Well, next day the fisherman went again a-fishing and, sure enough, he caught the same fish again, and it said, "I am the King of the Fishes, if you let me go you shall always have your nets full." So the fisherman let him go again; and when he went back to his home he told his wife that he had done so. She began to cry and wail and said, "I told you I wanted such a fish, and yet you let him go; I am sure you do not love me." The fisherman felt quite ashamed of himself and promised that if he caught the King of the Fishes again he would bring him home to his wife for her to cook. So next day the fisherman went to the same place and caught the same fish the third time. But when the fish begged the fisherman to let him go he told the King of the Fishes what his wife had said and what he had promised her. "Well," said the King of the Fishes, "if you must kill me you must, but as you let me go twice I will do this for you. When the wife cuts me up throw some of my bones under the mare, and some of my bones under the bitch, and the rest of my bones bury beneath the rose-tree in the garden and then you will see what you will see."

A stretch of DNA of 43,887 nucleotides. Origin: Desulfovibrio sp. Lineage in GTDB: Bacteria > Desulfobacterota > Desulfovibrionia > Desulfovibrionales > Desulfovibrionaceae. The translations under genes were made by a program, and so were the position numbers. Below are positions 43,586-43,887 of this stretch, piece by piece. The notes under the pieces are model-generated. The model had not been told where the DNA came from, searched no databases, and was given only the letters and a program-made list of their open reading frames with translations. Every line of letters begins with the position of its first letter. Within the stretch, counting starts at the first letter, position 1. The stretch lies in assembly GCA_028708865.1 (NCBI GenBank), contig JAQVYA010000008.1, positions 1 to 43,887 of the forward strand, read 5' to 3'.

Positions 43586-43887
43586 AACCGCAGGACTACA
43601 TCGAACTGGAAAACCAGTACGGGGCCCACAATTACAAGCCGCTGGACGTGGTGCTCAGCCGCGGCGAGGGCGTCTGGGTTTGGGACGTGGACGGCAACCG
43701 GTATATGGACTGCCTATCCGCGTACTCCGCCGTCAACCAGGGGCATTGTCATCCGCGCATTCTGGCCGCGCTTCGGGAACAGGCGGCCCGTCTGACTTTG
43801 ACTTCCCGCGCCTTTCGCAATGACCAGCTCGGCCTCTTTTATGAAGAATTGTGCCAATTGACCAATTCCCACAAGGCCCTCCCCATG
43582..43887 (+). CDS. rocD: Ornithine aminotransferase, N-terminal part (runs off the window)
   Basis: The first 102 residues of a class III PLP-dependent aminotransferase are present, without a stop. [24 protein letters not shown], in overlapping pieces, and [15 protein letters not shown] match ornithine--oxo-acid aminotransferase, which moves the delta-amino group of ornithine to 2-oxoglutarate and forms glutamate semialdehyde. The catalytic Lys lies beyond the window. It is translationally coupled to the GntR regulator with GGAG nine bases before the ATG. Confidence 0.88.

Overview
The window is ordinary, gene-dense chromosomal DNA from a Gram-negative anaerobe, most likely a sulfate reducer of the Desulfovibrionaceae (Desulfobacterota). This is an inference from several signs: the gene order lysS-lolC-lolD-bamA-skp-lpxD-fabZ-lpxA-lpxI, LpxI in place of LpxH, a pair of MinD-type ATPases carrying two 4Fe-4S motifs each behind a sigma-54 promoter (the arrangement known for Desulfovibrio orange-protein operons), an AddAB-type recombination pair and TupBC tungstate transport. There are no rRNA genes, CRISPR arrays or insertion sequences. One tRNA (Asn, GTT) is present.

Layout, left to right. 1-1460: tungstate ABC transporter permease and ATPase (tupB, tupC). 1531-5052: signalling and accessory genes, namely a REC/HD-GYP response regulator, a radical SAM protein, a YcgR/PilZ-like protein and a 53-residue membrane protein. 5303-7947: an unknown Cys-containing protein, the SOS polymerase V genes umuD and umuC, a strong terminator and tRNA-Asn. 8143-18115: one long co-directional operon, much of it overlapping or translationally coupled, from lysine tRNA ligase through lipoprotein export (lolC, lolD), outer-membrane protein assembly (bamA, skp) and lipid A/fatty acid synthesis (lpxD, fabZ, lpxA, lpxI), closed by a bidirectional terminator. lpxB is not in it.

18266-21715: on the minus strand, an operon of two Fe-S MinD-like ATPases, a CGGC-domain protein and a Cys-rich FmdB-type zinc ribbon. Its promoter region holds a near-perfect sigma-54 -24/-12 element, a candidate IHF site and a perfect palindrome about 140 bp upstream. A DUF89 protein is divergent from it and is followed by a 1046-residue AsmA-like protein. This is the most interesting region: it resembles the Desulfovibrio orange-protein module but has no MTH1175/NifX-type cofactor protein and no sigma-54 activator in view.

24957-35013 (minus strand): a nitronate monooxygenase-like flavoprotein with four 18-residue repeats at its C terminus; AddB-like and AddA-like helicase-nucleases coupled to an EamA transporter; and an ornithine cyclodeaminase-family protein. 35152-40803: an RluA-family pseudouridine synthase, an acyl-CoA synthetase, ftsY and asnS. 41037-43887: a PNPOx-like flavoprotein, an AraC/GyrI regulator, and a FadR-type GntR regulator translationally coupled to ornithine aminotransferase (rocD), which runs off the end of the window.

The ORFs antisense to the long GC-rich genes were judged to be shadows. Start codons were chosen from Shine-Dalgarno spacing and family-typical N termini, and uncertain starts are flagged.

So the fisherman took the King of the Fishes home to his wife, to whom he told what the fish had said; and when she cut up the fish for cooking they threw some of the bones under the mare, and some under the bitch, and the rest they buried under the rose-tree in the garden.